Public safety infrastructure a key focus for North County towns in 2024

The Grandin Reservoir, located behind and up the mountain from the Thomas Aquinas College campus, provides water to the campus and Northfield village.

The Grandin Reservoir, located behind and up the mountain from the Thomas Aquinas College campus, provides water to the campus and Northfield village. STAFF FILE PHOTO/PAUL FRANZ

Bernardston officials plan to move their Fire Station into Raymond’s Repair at 167 Northfield Road.

Bernardston officials plan to move their Fire Station into Raymond’s Repair at 167 Northfield Road. CONTRIBUTED PHOTO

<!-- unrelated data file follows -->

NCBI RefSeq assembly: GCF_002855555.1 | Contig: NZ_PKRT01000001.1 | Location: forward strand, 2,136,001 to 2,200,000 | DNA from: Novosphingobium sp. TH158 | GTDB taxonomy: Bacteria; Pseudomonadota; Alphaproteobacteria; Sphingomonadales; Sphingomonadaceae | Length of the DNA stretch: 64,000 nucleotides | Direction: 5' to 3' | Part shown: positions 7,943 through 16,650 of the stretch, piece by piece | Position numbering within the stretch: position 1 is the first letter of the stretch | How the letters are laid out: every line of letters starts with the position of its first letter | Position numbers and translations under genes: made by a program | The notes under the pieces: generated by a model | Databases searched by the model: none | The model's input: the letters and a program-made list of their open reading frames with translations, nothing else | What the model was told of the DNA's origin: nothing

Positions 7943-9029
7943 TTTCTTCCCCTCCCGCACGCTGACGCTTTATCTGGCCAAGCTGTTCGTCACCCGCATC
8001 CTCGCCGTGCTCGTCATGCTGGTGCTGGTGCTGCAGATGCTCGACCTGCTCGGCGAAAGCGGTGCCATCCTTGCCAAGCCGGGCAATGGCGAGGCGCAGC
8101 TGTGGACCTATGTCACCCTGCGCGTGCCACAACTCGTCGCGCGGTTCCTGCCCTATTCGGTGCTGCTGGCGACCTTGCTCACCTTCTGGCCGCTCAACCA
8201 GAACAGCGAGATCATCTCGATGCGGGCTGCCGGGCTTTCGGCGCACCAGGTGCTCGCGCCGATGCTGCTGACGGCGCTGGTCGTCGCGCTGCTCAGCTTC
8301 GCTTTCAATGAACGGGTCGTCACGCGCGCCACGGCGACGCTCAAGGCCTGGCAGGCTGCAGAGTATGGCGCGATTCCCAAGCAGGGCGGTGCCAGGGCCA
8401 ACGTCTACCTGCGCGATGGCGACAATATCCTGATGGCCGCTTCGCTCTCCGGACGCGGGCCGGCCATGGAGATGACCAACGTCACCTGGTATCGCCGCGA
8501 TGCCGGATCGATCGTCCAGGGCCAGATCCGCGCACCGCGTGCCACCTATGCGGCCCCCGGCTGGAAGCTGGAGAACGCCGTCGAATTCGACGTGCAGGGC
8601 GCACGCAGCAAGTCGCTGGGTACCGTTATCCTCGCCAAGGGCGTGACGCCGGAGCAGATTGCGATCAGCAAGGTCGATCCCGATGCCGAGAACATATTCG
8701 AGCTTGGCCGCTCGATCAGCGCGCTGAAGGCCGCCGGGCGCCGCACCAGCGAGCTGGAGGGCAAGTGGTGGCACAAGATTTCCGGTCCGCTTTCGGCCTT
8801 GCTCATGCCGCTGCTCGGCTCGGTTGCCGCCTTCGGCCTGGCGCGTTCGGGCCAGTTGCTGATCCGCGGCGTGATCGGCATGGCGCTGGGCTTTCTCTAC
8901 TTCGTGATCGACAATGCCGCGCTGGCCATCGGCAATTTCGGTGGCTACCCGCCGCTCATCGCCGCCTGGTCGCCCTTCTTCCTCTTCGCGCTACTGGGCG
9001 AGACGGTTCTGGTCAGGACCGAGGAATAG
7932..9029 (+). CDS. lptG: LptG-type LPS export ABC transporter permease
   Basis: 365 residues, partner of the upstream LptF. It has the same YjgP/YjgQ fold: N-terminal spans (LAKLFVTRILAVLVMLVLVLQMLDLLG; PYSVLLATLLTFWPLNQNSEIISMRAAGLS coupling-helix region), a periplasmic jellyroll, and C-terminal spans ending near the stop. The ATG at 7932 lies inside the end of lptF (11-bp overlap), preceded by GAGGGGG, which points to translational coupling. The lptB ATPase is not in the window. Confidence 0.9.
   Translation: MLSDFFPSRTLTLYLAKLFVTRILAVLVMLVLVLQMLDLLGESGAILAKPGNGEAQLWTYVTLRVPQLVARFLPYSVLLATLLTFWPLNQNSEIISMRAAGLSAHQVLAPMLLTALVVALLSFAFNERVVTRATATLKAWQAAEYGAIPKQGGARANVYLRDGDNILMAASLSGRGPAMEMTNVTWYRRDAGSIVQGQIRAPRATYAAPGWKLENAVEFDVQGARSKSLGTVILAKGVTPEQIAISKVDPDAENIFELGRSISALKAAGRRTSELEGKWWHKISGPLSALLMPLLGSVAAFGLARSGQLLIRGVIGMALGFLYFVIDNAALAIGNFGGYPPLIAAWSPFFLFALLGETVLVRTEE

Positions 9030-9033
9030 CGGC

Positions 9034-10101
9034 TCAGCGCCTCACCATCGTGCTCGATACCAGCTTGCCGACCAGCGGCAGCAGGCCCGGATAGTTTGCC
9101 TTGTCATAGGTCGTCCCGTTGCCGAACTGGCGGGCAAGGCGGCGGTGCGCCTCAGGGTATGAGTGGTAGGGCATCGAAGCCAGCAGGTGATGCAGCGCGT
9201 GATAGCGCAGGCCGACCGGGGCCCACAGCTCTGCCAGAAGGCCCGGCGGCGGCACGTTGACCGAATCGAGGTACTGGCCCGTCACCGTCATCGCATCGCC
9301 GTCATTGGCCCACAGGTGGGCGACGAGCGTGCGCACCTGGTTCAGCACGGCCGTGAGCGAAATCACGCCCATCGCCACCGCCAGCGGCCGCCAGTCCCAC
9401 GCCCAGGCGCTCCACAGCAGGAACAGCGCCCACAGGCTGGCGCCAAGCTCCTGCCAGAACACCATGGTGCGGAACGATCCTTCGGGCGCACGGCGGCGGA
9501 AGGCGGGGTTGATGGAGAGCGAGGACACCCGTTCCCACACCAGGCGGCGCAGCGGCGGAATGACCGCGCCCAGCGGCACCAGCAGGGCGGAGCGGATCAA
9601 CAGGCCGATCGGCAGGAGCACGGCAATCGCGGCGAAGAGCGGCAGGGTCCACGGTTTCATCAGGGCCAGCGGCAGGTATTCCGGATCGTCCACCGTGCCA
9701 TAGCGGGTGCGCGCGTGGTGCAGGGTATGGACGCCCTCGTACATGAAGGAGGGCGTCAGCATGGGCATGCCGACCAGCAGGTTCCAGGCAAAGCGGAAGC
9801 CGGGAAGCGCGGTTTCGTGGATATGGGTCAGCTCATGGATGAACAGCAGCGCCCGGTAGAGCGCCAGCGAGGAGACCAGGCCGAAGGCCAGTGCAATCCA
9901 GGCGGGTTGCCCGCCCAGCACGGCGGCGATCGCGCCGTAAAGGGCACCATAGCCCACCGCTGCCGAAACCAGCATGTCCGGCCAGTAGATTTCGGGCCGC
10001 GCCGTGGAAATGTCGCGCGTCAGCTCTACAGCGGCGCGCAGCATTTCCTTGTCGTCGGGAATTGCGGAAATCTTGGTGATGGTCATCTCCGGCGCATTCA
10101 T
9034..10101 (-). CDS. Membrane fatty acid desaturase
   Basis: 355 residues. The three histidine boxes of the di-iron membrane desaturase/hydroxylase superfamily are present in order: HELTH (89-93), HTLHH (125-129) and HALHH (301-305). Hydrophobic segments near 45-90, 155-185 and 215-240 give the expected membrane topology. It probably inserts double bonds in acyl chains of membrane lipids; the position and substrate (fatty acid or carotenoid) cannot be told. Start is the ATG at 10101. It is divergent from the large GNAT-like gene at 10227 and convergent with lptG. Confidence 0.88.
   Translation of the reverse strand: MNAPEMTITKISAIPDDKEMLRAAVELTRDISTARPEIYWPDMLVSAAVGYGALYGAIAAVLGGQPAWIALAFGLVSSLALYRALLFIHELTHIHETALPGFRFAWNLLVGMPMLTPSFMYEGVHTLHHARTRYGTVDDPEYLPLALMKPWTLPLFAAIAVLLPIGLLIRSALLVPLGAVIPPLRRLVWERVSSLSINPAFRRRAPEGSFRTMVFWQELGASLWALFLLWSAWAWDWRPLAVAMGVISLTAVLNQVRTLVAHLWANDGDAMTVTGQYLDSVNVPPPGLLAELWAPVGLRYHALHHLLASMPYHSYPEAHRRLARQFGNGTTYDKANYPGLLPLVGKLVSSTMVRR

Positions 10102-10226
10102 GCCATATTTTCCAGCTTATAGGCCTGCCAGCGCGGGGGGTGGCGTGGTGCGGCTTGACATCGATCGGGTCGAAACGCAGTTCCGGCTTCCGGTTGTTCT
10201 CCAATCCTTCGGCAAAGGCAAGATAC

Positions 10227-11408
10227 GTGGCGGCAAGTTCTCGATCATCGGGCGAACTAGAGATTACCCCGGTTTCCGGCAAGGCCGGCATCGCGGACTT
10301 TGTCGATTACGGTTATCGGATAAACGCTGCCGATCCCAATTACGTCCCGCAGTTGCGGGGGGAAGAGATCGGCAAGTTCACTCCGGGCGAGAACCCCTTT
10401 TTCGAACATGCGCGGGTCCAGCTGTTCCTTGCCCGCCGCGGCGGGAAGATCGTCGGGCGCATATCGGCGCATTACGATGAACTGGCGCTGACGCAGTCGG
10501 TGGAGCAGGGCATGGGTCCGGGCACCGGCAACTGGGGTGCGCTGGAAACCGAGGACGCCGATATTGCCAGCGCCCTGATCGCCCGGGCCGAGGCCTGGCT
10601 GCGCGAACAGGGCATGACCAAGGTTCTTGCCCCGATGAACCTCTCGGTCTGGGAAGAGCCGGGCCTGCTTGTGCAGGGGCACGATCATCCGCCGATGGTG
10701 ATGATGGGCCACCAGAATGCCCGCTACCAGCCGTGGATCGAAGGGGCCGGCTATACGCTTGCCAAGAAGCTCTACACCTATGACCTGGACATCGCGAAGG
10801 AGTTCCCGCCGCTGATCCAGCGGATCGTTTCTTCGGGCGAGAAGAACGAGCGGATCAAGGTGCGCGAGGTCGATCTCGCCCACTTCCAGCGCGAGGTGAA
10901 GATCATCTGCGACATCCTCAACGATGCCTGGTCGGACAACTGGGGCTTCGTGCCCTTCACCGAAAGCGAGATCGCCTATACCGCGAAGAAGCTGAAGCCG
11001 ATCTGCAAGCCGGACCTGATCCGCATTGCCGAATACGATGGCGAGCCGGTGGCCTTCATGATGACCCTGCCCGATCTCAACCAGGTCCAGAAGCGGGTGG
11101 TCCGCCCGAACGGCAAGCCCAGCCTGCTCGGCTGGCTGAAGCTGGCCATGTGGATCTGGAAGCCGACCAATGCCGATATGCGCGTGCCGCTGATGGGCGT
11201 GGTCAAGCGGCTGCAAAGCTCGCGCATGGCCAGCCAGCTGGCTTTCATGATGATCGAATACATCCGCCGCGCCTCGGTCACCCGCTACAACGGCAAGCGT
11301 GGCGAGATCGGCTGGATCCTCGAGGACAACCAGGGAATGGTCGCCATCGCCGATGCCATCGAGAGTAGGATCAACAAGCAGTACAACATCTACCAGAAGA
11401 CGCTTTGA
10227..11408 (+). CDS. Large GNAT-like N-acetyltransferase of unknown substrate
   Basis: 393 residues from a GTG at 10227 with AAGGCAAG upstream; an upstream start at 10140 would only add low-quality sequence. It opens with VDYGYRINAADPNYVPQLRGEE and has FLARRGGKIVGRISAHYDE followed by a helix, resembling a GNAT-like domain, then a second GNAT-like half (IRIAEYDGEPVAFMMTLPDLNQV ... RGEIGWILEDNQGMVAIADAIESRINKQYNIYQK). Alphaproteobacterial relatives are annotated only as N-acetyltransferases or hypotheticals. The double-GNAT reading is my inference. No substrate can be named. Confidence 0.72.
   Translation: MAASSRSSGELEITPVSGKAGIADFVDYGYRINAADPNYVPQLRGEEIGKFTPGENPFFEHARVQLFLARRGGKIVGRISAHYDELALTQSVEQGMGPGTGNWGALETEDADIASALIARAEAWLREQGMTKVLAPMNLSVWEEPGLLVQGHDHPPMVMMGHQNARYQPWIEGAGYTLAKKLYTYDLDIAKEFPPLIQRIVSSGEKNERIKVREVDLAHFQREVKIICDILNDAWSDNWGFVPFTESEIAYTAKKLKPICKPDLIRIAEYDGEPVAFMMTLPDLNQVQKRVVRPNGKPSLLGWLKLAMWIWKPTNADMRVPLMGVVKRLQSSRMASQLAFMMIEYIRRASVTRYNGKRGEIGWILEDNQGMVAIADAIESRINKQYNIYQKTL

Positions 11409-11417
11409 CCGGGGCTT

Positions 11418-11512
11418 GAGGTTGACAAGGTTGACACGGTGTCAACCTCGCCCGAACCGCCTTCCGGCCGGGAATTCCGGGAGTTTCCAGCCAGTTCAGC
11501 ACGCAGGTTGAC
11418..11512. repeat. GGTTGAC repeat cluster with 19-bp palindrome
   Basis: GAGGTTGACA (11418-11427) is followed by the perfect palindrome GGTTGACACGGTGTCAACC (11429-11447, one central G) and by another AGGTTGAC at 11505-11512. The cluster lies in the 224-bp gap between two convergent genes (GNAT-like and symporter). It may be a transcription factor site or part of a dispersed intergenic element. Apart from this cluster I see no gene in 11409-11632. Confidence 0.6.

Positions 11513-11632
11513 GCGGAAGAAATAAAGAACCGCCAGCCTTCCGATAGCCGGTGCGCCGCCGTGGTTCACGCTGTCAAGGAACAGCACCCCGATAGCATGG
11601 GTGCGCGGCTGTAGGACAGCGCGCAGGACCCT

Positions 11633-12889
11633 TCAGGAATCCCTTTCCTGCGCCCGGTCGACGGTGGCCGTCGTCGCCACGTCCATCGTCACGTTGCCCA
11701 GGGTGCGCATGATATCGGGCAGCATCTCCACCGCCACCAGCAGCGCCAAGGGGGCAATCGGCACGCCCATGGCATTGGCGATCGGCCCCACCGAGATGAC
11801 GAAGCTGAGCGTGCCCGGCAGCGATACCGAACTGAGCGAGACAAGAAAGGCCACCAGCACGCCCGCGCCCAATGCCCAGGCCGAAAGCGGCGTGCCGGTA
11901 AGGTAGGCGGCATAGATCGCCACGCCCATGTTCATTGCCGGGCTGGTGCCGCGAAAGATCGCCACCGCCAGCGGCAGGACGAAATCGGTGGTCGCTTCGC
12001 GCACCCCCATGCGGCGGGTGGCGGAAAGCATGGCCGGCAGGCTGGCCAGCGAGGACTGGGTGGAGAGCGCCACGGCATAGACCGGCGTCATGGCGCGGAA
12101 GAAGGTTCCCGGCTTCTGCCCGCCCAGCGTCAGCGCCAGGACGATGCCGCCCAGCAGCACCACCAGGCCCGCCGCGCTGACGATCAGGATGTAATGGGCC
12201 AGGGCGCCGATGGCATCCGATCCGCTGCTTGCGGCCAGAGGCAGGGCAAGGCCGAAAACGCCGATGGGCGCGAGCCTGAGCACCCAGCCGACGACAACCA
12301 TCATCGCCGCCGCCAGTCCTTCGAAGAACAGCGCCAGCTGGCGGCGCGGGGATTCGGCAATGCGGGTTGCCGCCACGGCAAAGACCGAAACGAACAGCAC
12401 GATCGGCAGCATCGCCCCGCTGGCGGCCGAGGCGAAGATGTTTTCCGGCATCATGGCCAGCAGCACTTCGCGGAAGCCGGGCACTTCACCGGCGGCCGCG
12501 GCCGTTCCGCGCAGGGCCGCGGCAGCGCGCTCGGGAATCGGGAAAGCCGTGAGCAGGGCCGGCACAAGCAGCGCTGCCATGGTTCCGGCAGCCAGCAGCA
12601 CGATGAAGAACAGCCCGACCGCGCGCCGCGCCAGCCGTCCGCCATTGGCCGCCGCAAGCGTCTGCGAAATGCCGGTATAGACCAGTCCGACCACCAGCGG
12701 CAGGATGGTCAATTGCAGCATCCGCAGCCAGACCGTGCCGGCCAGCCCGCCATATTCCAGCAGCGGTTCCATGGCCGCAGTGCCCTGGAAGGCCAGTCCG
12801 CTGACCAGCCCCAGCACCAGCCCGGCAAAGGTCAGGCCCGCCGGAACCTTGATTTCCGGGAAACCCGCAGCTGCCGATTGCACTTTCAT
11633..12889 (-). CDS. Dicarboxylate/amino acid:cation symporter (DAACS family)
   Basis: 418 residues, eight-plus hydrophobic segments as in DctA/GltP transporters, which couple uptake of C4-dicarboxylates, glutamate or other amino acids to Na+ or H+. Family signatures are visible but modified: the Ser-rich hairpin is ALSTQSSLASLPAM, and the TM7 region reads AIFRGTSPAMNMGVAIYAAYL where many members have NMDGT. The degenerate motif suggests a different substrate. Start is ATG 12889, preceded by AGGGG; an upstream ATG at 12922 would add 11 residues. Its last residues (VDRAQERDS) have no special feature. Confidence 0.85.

For the Recorder

Published: 01-07-2024 2:24 PM

Modified: 01-07-2024 3:21 PM

Editor’s note: The Greenfield Recorder is publishing stories about what Franklin County residents can likely expect to see happening in their communities in 2024.

As 2024 gets underway, multiple towns in northern Franklin County are set on bolstering their public safety infrastructure.


The town’s Fire Department will be working to move into Raymond’s Repair at 167 Northfield Road. The 24.15-acre property would provide more space for vehicles and equipment in comparison to the current station on Church Street.

“The existing Fire Station on Church Street is entering its fourth decade of service,” Bernardston Town Coordinator Karen Kelly wrote in an email. “It is evident that modern firefighting strategies, equipment and apparatus needs have exceeded the space available.”